Mad and down­right sad

Sunday Tasmanian - Tassie Living - - MOVIES - LEIGH PAATSCH Now show­ing Vil­lage Cine­mas

HAV­ING paid $ 18 to see Men­tal last week, all I can say is: I want my $ 100 back.

Sadly, no amount of added com­pen­sa­tion will come close to ever killing the bit­ter af­ter- tang of this true cin­e­matic le­mon.

To re­lay to you just how off its game Men­tal can get, let’s take a look at what goes on in the clos­ing min­utes of the pic­ture.

The cam­era pulls back to re­veal Ms Toni Col­lette with her pants in the descen­dant, and her ex­posed pos­te­rior in the as­cen­dant.

Sub­se­quently, the pres­ence of a naked flame in the room is noted. An in­flam­ma­tory im­ple­ment is then placed in close prox­im­ity to the Col­lette bot­tom, just as a high quan­tity of nat­u­ral gas is re­leased in the same area.

The res­i­dence as a whole catches alight, forc­ing Col­lette to re­treat to the na­ture strip out­side, where she kicks over some rub­bish bins in tri­umph. The end.

A fit­ting con­clu­sion to a movie that has not only got up the nose of view­ers at ev­ery op­por­tu­nity but has been com­plete garbage to boot. So who is re­spon­si­ble for this de­ba­cle? None other than writer- di­rec­tor MEN­TAL ★ ■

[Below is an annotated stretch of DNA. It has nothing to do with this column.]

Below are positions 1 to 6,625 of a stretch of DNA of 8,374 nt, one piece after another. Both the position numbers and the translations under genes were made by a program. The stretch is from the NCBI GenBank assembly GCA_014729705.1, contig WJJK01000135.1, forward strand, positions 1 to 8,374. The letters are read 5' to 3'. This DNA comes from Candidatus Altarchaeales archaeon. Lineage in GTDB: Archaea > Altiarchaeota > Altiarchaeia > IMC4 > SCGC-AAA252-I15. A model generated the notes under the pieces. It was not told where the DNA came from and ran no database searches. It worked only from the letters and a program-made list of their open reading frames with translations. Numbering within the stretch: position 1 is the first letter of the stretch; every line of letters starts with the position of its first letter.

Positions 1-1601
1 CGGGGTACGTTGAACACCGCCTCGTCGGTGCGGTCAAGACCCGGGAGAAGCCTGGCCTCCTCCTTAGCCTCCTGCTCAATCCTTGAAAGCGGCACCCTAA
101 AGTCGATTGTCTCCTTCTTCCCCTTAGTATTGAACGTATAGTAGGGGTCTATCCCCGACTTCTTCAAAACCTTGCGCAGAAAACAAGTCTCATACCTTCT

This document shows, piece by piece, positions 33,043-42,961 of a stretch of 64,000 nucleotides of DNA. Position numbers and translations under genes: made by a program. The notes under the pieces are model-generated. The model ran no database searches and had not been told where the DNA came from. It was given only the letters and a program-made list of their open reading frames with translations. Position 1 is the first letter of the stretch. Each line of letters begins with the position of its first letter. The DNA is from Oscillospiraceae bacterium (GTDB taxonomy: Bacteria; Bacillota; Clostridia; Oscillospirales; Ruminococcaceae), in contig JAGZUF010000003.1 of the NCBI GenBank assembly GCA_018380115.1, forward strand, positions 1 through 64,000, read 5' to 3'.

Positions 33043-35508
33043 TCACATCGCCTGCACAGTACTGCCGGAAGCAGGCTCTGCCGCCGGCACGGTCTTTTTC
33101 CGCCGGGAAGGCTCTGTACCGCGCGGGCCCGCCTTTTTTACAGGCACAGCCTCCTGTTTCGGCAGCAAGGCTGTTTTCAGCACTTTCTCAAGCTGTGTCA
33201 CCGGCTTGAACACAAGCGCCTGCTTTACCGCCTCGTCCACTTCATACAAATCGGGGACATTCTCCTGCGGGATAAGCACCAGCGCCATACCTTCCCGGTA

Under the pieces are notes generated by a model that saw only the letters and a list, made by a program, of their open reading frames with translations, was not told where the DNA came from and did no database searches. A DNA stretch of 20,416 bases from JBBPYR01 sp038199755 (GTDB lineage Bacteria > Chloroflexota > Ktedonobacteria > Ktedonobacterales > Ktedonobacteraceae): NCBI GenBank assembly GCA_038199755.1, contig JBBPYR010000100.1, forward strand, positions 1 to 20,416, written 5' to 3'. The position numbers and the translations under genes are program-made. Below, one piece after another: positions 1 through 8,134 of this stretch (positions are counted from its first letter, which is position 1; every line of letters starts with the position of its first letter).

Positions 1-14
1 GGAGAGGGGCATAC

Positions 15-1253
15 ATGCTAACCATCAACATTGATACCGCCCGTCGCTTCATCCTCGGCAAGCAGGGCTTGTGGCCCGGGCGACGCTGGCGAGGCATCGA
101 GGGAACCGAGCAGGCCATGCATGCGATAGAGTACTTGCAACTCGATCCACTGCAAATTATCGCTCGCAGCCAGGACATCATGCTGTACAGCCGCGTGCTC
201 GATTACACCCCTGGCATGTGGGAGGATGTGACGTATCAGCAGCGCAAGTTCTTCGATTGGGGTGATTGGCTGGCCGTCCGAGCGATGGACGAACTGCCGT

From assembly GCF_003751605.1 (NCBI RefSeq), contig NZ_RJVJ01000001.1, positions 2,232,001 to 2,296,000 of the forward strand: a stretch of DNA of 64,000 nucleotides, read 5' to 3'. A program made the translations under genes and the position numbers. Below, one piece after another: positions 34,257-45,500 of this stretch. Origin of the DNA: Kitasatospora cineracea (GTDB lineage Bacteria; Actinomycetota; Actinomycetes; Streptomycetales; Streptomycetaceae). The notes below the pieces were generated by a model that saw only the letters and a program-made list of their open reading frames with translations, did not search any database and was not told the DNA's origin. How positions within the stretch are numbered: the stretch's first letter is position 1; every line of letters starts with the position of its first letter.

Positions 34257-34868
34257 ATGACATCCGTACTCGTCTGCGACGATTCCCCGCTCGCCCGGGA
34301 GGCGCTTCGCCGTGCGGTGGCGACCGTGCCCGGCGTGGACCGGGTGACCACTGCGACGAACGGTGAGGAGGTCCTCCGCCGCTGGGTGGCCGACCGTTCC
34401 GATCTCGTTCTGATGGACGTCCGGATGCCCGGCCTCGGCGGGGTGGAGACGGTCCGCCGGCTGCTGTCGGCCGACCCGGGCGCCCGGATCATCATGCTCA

P. J. Ho­gan ( Toni Col­lette, Re­becca Gib­ney, An­thony LaPaglia, Liev Schreiber, Deb­o­rah Mail­man P. J. Ho­gan, for­merly fa­mous for cre­at­ing one of the all- time great Aus­tralian movies in Muriel’s Wed­ding.

He’ll soon be in­fa­mous for un­leash­ing one of the all- time grat­ing Aus­tralian movies in Men­tal.

The in­ten­tion here, and it could very well have started out on honourable grounds, is to draw at­ten­tion to the is­sue of men­tal ill­ness among reg­u­lar folk.

Col­lette plays Shaz, a shrill, chaos­bait­ing fairy god­mother who rushes to the aid of four young sis­ters when their own mother ( Re­becca Gib­ney) is bun­dled off to a psy­chi­atric fa­cil­ity.

While ab­sen­tee dad ( An­thony LaPaglia)

AD­VER­TIS­ING IN­QUIRIES:

con­cen­trates on win­ning the next may­oral elec­tion, the girls tag along with Shaz as she sets about cut­ting down the tallest pop­pies in their stuck- up neigh­bour­hood.

The crux of Men­tal ’ s irk­some in­abil­ity to en­ter­tain is that a ma­jor­ity of its com­edy scenes res­o­lutely fail in their goal to change per­cep­tions of psy­chi­atric ill­ness.

The sheer un­fun­ni­ness of cer­tain ma­te­rial de­sen­si­tises in­stead of des­tig­ma­tises.

One flam­boy­antly mis­judged scene in Men­tal sums up a flam­boy­antly mis­judged mo­tion pic­ture as a whole.

Shaz and her ec­cen­tric en­tourage en­ter the pris­tine lounge room of a snobby neigh­bour. Shaz un­sub­tly flags the pos­si­bil­ity that the men­strual flows of all vis­i­tors may be in strict align­ment. Where­upon the all- white fur­ni­ture within the room is re­dec­o­rated to spec­tac­u­larly non- comic ef­fect. That’s enough from me about Men­tal. I can’t find a match or a cig­a­rette lighter any­where. So I’m go­ing out­side to kick over some bins.

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